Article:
The FDA agency approved the use of genetically modified animals for the second time in history (for the first time in 2015, genetically modified salmon were approved for consumption).

The US Food and Drug Administration (FDA) has approved the use of genetically modified pigs for therapeutic purposes (for treatment) and consumption. It is stated that the pig has been modified in such a way that it lacks sugar molecules that can cause allergic reactions in some people.

The FDA agency approved the use of genetically modified animals for the second time in history (for the first time in 2015, genetically modified salmon were approved for consumption).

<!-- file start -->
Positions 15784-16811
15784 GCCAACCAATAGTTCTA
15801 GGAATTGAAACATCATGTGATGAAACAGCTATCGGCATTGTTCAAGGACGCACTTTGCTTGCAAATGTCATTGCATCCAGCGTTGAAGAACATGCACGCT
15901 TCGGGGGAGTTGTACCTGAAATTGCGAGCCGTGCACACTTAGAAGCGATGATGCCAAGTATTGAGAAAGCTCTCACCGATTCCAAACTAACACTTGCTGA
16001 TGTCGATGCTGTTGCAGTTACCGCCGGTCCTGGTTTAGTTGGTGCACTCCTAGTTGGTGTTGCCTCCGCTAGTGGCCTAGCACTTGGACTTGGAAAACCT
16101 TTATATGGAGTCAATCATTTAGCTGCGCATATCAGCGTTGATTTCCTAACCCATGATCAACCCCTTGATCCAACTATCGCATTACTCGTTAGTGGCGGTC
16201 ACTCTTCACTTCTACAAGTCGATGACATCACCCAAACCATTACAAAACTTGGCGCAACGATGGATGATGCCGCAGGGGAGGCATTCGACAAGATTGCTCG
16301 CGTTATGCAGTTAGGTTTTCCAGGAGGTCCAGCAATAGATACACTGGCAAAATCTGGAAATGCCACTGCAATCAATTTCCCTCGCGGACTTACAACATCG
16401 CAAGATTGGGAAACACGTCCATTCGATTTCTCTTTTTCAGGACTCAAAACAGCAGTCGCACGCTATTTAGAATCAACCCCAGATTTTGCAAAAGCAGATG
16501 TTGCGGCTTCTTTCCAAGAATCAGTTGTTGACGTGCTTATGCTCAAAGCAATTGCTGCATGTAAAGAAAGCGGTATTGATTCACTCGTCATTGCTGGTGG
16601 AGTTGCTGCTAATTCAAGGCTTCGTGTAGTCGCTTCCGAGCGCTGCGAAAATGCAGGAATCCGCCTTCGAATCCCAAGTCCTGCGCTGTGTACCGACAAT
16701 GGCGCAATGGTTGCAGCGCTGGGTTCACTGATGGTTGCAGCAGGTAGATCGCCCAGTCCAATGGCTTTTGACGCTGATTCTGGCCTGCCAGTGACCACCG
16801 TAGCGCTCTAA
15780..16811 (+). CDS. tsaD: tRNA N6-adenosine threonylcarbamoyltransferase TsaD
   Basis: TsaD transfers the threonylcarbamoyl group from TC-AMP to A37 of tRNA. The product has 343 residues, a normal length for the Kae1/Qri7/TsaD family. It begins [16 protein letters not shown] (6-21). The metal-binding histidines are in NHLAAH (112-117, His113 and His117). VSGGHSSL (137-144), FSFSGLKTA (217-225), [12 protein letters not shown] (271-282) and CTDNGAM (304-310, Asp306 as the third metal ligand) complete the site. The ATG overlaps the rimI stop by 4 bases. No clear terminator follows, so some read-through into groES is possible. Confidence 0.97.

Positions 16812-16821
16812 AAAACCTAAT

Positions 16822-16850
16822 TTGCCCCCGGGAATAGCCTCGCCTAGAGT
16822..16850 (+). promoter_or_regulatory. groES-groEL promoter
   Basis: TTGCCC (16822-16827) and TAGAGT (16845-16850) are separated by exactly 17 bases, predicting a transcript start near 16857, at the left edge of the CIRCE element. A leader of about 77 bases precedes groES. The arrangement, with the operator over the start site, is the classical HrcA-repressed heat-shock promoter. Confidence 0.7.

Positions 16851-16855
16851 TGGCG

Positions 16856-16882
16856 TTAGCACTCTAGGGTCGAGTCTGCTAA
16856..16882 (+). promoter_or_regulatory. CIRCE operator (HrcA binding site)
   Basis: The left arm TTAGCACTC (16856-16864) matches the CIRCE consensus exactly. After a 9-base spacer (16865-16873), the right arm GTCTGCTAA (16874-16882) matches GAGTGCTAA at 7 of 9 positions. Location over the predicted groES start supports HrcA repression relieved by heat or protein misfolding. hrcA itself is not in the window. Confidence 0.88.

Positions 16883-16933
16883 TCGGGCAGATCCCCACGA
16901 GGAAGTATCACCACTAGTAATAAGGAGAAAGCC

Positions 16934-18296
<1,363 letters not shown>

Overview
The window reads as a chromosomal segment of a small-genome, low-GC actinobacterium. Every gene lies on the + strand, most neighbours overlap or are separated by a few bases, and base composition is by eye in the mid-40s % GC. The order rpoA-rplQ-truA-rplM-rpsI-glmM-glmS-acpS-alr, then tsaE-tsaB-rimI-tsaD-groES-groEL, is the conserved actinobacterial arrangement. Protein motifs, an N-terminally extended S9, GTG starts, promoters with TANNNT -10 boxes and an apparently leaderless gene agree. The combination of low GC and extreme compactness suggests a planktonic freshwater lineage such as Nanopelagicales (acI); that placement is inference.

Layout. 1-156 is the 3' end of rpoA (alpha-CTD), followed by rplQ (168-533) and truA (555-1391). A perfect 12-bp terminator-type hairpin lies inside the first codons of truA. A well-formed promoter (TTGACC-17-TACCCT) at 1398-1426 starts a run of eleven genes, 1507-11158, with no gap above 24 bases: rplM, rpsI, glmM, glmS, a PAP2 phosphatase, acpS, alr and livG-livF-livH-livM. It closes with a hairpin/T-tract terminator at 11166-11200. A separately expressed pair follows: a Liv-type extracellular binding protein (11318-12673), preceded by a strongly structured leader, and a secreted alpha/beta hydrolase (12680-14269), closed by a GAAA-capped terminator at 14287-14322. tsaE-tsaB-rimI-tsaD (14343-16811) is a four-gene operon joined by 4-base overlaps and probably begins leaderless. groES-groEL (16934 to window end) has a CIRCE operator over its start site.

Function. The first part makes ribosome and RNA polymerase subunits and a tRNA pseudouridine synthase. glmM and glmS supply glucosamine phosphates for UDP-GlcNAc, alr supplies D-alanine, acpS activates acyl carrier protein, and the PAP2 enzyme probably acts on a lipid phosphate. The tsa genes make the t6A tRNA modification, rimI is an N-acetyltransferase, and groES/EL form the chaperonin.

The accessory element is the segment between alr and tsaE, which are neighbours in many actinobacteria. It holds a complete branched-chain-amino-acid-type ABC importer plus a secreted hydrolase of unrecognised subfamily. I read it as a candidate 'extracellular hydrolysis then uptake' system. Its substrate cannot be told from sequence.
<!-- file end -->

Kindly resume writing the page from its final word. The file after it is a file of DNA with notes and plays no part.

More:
GalSafe
Although the modified pig is called GalSafe, it is stated that the said pig was modified to lack sugar molecules called alpha-gal. Thus, for example, it is suggested that drugs such as heparin can be produced without alpha-gal sugar. Let us state that allergies to the substance called alpha-gal sugar are primarily caused by tick bites.

Let us add that xenotherapeutic cells, tissues, and ultimately organs, called XenoTherapeutics, can be obtained from pigs called GalSafe and that the resulting xenotherapeutics are currently in phase 1 clinical trials.

Although the FDA agency currently states that GalSafe pigs are safe for consumption, there is currently no study on whether an allergic reaction can be observed in humans.

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